Respiratory machine donated to hospital

The family and friends of Mark Whorms, who died in March after losing his battle with cystic fibrosis, have donated a respiratory therapy machine to the Cayman Islands Hospital in his memory to help others suffering from the condition. 

A collection was made at Mr. Whorms’s memorial service and the funds were given to the Cayman Islands Cystic Fibrosis Trust, according to a press release from the Trust. 

At around the same time, students at Cayman Prep high school held a “Jeans for Genes” day where all students wore jeans to school and made donations to the Trust. The students had been studying genetics in science and the role genetics plays in conditions such as cystic fibrosis. 

After consulting with Mr. Whorms’s physiotherapist at the Cayman Islands Hospital, Melissa Shaw, the Trust recommended the funds raised be used to buy a Respironics Cough Assist machine. The funds were handed over to CEO of the Health Services Authority, Lizzette Yearwood.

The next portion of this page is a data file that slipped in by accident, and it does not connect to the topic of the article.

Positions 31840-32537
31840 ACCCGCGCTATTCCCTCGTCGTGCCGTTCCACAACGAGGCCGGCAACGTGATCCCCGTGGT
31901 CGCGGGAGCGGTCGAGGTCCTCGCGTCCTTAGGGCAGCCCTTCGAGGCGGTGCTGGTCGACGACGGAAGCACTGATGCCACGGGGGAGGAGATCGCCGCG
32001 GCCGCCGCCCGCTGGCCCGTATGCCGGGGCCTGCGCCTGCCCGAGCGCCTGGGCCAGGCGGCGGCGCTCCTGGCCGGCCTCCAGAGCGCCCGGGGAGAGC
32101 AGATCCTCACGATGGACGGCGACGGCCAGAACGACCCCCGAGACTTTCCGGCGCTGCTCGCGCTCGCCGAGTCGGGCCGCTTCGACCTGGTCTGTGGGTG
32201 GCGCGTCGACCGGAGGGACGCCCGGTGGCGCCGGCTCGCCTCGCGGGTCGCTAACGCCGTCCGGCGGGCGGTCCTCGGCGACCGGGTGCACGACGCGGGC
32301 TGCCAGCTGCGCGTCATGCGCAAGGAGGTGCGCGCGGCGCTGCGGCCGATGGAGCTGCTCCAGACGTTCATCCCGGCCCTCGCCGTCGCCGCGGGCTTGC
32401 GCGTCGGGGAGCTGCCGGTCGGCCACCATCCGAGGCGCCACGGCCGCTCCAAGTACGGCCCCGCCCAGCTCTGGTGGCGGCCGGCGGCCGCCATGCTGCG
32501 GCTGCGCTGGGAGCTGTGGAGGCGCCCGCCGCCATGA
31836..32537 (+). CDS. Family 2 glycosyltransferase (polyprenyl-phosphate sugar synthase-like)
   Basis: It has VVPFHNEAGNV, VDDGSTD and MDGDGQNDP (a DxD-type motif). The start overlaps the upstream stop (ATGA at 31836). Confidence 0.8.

“It’s great that the Trust were able to buy the Respironics Cough Assist for the respiratory therapy department at the hospital,” Ms. Shaw said. “The machine is designed to remove secretions from the airways of the lungs in patients who have weak or ineffective coughs due to neurological, neuromuscular and bronchopulmonary diseases.  

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“This ultimately allows them to breathe more easily once the airways are cleared and decrease the likelihood of infections or worsening lung infections.” 

She added, “We are very thankful to Ms. Jennifer Whorms, Mark’s mom, who has driven the purchase of this machine forward and to the Trust who have helped in its funding and purchase. Mark was a fighter and I know that he would be glad to see a machine like this purchased in his memory to help others.” 

Cystic fibrosis is a life-threatening genetic disease that primarily affects the lungs and digestive system. 


From left, Tiffany Vere, trustee of Cystic Fibrosis Trust; Lizzette Yearwood, CEO of the Health Services Authority; Jennifer Whorms, Mark Whorms’s mother; and respiratory therapist Melissa Shaw with the donated machine.
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